Hindu gods are a juristic entity and can legally own property, and act through representatives; in Siva temples transactions were made in the name of Chandikesvara; in Vishnu temples through Vishvaksena. In court cases in the 19th and 20th centuries, the courts accepted the main deity as a jurist entity. In the case of the London Nataraja, the trial judge of the London High court observed that so long as a single stone remained in situ, a temple was eternally a temple with the right to own property, and hence the metal image of Nataraja that belonged to the ruined Chola temple of Pattur must be returned to the temple.
Dr Nagaswamy shuns the view that the temple treasures should be displayed in a museum, pointing out that a sacred gift to a temple cannot be reduced to a museum exhibit. This is certainly the correct position, though given the kind of genuine interest that has also been excited by the discoveries the temple management could consider arranging small displays of heritage items within the precincts, with adequate security, against appropriate fees to defer costs. This would preserve the sanctity of the temple gifts and traditions, and would be a special feast to devotees.
In no circumstances should Sri Padmanabha temple or any of the grand temples where non-Hindus are not permitted, open their doors to foreigners and reduce the temple to picnic spots or tourist sites – in the name of attracting tourism. Even in a lenient State like Goa, temples have begun to impose a dress code on foreign visitors, and Delhi temples are beginning to follow suit. I think the ban on non-believers needs to be extended rigorously in all temples across the country if the dharma is to be saved from the increasing intrusion (and perversion) of so-called foreign bhaktas, who infiltrate as devotees and soon assume managerial control to the detriment of the dharma. This process, which was first confined to New Age globe trotters and Dollar Swamis, has shockingly been found to have degraded more hoary institutions as well.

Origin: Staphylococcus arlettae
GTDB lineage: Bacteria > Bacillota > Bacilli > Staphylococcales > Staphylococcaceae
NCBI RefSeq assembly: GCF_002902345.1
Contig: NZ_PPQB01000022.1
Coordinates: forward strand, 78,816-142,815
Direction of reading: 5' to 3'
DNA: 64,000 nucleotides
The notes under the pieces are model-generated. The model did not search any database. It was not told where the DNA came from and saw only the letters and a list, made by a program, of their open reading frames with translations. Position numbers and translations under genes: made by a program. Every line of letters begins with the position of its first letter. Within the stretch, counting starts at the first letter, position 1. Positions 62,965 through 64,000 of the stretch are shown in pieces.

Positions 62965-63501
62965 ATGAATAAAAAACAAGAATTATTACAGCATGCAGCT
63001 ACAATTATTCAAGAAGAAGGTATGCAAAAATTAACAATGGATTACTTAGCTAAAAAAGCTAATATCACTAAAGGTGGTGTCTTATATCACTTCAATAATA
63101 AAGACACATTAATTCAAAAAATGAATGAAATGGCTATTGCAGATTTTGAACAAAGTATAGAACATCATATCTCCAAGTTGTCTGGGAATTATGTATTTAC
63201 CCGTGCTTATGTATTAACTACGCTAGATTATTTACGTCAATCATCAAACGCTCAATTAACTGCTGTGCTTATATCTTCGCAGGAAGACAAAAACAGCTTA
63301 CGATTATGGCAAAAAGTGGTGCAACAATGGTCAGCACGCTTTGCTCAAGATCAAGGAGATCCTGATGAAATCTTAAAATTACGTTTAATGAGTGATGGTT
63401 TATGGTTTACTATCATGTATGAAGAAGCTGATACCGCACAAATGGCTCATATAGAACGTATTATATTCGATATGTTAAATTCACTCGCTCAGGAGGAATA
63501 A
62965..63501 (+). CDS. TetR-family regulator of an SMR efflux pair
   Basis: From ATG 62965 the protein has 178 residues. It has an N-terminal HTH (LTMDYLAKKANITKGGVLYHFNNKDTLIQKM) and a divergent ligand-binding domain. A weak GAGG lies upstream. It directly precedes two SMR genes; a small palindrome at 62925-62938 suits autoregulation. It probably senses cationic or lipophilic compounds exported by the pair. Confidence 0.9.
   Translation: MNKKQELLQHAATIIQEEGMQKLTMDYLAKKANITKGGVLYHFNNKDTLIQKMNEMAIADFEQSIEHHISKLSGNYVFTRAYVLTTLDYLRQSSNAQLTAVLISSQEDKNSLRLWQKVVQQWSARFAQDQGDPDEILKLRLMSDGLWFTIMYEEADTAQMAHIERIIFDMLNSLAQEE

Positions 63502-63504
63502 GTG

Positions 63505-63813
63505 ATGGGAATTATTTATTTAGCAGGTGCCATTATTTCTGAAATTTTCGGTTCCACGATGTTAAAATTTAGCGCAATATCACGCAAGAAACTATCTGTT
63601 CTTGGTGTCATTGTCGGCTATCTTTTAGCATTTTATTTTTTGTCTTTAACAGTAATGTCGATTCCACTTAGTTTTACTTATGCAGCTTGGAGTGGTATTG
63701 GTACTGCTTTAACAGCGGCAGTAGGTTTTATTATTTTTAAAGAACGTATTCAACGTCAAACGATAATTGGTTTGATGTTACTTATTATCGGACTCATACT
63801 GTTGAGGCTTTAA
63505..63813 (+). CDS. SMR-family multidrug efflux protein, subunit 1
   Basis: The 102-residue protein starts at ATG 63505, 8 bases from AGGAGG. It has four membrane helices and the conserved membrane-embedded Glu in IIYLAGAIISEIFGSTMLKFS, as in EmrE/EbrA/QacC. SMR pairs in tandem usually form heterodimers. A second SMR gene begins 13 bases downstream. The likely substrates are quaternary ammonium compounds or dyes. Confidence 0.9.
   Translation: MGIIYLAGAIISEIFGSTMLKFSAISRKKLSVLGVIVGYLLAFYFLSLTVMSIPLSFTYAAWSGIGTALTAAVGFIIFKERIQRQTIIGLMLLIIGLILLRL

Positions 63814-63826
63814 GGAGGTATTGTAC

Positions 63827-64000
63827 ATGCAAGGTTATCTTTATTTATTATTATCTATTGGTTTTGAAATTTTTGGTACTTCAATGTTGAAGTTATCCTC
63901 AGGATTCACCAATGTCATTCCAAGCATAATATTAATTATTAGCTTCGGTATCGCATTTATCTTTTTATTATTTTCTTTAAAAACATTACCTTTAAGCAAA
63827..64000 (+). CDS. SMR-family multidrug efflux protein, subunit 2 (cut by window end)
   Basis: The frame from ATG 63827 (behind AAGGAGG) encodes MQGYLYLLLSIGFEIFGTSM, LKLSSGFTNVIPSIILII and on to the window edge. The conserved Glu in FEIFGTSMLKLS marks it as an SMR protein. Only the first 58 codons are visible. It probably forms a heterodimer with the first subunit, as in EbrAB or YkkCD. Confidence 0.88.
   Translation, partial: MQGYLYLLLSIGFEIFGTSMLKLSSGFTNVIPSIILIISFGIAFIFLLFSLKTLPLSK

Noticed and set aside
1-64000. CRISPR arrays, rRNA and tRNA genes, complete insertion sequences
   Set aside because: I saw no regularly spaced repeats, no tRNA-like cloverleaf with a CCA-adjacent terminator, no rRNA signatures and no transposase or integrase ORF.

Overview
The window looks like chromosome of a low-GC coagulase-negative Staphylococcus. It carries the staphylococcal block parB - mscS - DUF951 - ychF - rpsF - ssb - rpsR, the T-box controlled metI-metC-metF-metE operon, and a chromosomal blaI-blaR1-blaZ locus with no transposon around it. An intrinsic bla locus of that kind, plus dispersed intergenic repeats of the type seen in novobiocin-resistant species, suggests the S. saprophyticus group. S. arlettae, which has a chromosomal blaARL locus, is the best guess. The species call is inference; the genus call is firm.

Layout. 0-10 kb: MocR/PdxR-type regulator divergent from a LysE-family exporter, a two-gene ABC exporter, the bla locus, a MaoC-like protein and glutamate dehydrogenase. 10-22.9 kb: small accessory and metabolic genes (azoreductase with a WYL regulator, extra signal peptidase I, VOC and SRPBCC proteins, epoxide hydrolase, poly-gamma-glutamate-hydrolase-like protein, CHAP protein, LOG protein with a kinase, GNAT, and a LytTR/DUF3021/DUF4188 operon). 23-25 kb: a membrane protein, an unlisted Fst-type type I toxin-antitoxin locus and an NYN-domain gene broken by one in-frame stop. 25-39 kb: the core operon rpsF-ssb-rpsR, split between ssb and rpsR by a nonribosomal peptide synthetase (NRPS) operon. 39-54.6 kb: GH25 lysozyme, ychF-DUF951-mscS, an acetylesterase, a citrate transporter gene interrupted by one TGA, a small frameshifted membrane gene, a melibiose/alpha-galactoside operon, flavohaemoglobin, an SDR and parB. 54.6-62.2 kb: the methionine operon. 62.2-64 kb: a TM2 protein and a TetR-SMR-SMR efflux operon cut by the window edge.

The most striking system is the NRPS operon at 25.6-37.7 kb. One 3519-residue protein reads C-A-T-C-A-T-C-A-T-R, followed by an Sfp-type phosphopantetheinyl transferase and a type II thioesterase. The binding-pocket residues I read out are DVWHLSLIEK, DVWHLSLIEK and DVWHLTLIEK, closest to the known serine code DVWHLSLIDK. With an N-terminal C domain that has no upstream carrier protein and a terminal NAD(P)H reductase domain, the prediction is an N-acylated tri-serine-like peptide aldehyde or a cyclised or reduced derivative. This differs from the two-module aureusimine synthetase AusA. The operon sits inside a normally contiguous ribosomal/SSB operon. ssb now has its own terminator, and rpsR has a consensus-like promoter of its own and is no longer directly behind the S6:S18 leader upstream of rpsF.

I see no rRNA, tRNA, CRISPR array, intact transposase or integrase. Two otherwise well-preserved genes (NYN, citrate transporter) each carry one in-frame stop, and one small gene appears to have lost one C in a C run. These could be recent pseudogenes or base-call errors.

Devotees are in rage and grief at the rude fashion in which the Supreme Court ordered breach of the Lord’s sacred precincts to satisfy vicarious curiosity about the legendary wealth of hoary Hindu temples. The vacuous allegation by a busybody without locus standi or cultural sensitivity or personal devotion should have been dismissed with contempt and a hefty fine for being a nuisance petition.
Ironically, the inventory of gold, silver, precious stones and priceless jewellery and utensils and what not – even without its heritage and antique value – has given a headache to the Supreme Court judges who will be held primarily responsible should covetous eyes endanger this precious and sacred trove. Having rushed in where angels fear to tread – on the toes of Sri Anantha Padmanabha Swamy and the divine Seshanaga – the judges have now beaten a hasty retreat, staying the order to force open the sixth and last stronghold, and mumbling variously about filming the treasure, to deciding what to keep in safe vaults (do they mean Swiss banks?), to deciding what to exhibit in a museum.
It is shocking that the learned judges do not know that museums are warehouses for the relics of DEAD cultures; they were created by the Christian world to house the destroyed icons and artifacts of the myriad civilisations, religions and peoples they had utterly annihilated, mostly through genocide. Museums are showrooms for the civilisational scalps collected by the White man. Is that the goal the judges have for Hindu civilisation?
Honourable judges – please just back off and stay off. And take the Hon’ble V.R. Krishna Iyer with you. Please do some ‘poverty alleviation’ with the Provident and Pension Funds of the Supreme Court judges before you pontificate on what to do with the wealth of Hindu temples, which does not belong to you.